The case for infant colour categories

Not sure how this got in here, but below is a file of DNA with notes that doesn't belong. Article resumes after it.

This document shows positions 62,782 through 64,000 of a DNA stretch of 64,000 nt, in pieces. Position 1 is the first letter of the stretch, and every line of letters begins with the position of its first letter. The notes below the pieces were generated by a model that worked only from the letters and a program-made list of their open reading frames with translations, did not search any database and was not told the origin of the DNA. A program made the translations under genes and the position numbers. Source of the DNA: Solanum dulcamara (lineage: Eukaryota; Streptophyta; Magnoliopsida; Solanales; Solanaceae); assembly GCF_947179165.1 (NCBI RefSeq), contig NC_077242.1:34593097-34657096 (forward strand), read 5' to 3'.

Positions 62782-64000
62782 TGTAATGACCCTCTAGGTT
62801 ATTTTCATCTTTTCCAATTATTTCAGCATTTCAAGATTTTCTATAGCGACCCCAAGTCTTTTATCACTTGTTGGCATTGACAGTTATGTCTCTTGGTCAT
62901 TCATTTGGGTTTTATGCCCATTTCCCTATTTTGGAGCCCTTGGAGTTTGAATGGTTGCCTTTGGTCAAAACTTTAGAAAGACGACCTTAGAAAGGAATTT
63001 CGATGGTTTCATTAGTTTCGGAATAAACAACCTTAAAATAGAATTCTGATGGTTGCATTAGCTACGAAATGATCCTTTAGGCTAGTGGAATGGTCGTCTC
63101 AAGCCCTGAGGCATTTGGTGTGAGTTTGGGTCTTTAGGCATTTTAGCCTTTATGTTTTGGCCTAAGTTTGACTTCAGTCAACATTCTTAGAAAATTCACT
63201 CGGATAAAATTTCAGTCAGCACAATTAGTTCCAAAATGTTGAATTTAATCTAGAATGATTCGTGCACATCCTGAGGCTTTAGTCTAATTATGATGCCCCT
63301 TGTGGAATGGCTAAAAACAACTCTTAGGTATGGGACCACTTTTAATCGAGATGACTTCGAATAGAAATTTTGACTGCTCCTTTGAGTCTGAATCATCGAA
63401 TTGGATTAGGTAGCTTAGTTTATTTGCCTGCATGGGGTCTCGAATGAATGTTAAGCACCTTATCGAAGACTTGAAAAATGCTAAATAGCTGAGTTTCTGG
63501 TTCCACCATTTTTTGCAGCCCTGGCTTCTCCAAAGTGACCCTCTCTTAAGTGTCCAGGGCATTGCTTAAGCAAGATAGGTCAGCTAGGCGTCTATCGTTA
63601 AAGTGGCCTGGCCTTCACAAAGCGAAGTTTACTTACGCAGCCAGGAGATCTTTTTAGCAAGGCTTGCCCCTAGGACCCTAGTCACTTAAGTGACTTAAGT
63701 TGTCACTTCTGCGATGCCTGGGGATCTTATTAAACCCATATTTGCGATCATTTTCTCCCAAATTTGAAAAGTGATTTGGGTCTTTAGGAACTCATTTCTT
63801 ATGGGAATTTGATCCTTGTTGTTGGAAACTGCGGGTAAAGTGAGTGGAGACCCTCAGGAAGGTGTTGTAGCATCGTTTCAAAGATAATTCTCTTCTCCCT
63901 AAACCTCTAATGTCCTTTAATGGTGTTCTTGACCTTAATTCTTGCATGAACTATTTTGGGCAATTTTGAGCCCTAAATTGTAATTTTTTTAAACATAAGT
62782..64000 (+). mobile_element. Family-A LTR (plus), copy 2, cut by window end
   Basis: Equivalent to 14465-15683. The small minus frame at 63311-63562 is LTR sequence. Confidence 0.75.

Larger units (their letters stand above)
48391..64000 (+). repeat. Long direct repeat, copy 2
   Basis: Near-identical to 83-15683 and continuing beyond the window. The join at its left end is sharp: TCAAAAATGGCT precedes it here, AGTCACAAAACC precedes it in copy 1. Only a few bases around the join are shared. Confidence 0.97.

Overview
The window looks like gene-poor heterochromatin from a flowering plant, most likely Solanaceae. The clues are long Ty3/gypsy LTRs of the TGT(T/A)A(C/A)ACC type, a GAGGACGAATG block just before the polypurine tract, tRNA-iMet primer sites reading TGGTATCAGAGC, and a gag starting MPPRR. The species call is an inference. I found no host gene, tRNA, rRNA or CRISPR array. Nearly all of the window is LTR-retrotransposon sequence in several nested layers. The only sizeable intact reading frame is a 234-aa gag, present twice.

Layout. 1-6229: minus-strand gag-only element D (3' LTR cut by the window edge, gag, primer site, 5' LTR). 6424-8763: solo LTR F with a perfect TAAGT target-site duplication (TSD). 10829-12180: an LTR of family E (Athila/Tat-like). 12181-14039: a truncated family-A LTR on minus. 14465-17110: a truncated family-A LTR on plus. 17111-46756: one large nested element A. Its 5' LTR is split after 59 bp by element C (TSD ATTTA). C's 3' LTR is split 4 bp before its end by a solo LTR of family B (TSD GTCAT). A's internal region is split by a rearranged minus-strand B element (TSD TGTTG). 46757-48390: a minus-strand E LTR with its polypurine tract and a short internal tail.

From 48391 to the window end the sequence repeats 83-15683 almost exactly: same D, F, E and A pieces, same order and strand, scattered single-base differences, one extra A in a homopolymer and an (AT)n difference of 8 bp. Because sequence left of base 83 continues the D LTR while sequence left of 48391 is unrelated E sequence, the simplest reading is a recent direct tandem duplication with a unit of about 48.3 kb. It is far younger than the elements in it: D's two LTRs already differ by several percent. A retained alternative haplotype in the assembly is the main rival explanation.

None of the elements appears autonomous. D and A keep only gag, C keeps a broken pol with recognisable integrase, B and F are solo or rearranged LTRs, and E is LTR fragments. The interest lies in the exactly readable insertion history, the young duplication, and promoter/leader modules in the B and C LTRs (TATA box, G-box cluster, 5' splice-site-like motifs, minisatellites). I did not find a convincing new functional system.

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Over the last four decades, evidence has accumulated to suggest that infants parse the continuum of colour into discrete categories. For example, multiple studies suggest that infants’ recognition memory treats discriminably different colours from the same category as if they are equivalent (e.g. Bornstein, Kessen and Weiskopf, 1976; Franklin and Davies, 2004). Despite the converging evidence, the existence of infant colour categories remains controversial. Here, we examine the evidence for and against the case for infant colour categories and consider alternative non-categorical explanations for prior findings. We also discuss a series of challenging theoretical questions on how infant colour categories relate to those in language, and on how infants could categorize colour in the absence of language.


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